As your child grows from pre-school to elementary sports, it should still be all about fun and fundamentals. I asked several elementary sports coaches what they want sports parents to know and this is what they said.
“Youth Sports is still fun, but it’s also work.”
Some things don’t change as your kids get older. One of those is that your child still needs to be having fun. However, as your child grows, they need to understand that you can have fun and work hard.
With older elementary kids, you really want to focus on fun still but begin to develop the basics and foundations of the game. Of course coaches want to win and will certainly try to, but at the end of the season if your child’s team doesn’t take home the 10U title it’s not the end of the world. If the kids had fun and became better players, then the year was a success no matter what their record was.
It’s okay to push elementary kids a little harder to reach their limits. Yes, it’s still about having fun, making friends, and socializing, but they need to learn that there is a time and place to focus and get to work, a time and place for running loose and having fun. It’s important to balance work and play. But at the end of the day, it’s still about having FUN. You need to have a balance of both.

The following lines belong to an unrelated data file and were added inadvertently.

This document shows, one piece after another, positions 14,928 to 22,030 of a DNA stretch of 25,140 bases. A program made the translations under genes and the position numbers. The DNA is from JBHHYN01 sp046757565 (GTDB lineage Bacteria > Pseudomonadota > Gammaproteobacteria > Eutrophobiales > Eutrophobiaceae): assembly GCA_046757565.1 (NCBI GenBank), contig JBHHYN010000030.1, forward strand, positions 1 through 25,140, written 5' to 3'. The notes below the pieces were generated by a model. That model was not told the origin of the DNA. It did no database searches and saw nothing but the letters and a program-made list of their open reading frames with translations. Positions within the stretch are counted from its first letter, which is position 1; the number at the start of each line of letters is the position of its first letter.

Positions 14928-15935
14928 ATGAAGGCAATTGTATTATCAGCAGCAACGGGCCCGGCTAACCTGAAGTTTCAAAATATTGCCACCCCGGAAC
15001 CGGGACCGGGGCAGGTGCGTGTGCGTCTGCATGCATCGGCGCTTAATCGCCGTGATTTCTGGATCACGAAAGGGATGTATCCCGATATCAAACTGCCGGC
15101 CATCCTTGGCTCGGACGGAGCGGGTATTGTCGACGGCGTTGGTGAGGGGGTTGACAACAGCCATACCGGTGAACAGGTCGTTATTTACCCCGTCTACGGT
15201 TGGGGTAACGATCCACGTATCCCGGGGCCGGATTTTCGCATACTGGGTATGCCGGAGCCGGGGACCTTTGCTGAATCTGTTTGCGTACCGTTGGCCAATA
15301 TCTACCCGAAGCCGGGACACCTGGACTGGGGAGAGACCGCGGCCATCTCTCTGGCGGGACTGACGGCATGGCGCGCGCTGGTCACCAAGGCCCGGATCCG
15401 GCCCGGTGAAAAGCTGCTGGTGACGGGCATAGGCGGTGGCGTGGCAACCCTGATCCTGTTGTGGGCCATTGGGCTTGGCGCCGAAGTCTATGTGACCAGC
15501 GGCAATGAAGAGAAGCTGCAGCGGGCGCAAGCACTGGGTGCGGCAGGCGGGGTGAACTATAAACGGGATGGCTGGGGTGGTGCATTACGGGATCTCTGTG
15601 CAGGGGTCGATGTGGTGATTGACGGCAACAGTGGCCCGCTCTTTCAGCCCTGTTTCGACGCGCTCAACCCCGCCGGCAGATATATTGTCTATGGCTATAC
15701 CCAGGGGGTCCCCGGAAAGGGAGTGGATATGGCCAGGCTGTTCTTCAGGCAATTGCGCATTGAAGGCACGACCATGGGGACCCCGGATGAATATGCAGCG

“Your child should be learning the mental side of youth sports.”
Kids at this age need to learn that there is a mental side to playing sports. That mental side includes repetition, hard work, teamwork, and learning to focus. It is at this age that kids learn how to win and lose. And remember, winning is fun, but focusing on fundamentals is more important.
Kids at this age need to focus on what they do well and the fun they are having in competition and with their teammates. Winning is fun, but the outcomes are not the main part of playing. Learning to work hard and continuing to compete, even while losing, is important.
“Remember, that this is YOUTH sports and these little athletes are just kids!”
In an effort to help their kids get ahead, many parents go overboard with clinics, private lessons, and travel ball. By the time their kids reach middle school, many quit–they are bored, burned out or simply tired of the parental pressure. If you want your child to play sports for many years, take it slow. They have many more years to develop.
Let your kid have fun, make mistakes, and learn from mistakes.
As your child progresses through elementary school, they will grow from chasing bugs in the outfield to chasing fly balls. During these years your child’s love for sports will either flourish or shrivel, depending on what kind of sports parent you are.
Janis B. Meredith is a sportsparenting blogger, podcaster, and life coach. She provides resources to help parents give their children a positive and growing youth sports experience. Her book 11 Habits for Happy & Positive Sports Parents is available on Amazon.